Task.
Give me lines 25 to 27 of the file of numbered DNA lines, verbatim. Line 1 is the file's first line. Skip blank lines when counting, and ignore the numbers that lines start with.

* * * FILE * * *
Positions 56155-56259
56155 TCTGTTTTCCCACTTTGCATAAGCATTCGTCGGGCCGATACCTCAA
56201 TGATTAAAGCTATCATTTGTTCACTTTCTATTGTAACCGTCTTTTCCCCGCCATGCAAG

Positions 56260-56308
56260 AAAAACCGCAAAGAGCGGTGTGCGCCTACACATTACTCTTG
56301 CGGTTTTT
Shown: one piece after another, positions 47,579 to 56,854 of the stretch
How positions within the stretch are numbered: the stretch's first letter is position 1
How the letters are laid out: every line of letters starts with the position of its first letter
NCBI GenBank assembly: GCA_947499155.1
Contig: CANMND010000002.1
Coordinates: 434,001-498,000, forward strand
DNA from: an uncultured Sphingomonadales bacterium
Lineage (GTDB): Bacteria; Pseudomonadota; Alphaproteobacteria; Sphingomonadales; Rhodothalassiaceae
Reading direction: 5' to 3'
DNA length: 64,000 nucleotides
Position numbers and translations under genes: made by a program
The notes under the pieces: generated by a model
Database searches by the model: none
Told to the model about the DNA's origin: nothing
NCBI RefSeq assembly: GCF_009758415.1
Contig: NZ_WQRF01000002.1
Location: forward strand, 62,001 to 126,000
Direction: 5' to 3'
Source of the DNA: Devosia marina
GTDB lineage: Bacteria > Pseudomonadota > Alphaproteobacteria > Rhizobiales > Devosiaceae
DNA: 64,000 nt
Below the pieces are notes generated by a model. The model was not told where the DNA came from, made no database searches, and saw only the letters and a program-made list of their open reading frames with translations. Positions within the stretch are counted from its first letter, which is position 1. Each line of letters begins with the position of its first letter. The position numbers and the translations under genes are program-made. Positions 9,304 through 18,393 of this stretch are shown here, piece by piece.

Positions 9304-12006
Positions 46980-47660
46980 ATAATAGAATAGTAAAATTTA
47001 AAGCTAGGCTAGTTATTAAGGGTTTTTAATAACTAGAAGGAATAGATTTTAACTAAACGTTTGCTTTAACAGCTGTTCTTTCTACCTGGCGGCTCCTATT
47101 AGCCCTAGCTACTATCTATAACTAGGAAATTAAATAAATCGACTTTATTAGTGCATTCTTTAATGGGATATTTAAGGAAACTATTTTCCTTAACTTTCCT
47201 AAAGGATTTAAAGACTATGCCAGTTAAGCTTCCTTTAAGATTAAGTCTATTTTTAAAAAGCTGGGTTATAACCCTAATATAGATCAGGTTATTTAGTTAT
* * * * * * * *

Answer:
Source of the DNA: Devosia marina
GTDB lineage: Bacteria > Pseudomonadota > Alphaproteobacteria > Rhizobiales > Devosiaceae
DNA: 64,000 nt